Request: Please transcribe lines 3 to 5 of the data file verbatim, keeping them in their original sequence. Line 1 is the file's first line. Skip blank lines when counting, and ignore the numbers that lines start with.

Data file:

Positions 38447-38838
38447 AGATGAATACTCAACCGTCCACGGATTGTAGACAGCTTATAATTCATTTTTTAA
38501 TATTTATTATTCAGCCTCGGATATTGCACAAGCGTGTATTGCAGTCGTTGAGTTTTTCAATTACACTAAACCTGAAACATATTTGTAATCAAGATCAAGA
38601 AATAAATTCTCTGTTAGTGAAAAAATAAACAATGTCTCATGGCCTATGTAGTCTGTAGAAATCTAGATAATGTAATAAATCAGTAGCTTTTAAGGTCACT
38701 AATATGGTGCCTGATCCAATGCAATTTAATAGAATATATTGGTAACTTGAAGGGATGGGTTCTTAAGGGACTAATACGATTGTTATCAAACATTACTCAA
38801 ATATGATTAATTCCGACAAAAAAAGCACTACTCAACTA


38501 TATTTATTATTCAGCCTCGGATATTGCACAAGCGTGTATTGCAGTCGTTGAGTTTTTCAATTACACTAAACCTGAAACATATTTGTAATCAAGATCAAGA
38601 AATAAATTCTCTGTTAGTGAAAAAATAAACAATGTCTCATGGCCTATGTAGTCTGTAGAAATCTAGATAATGTAATAAATCAGTAGCTTTTAAGGTCACT
38701 AATATGGTGCCTGATCCAATGCAATTTAATAGAATATATTGGTAACTTGAAGGGATGGGTTCTTAAGGGACTAATACGATTGTTATCAAACATTACTCAA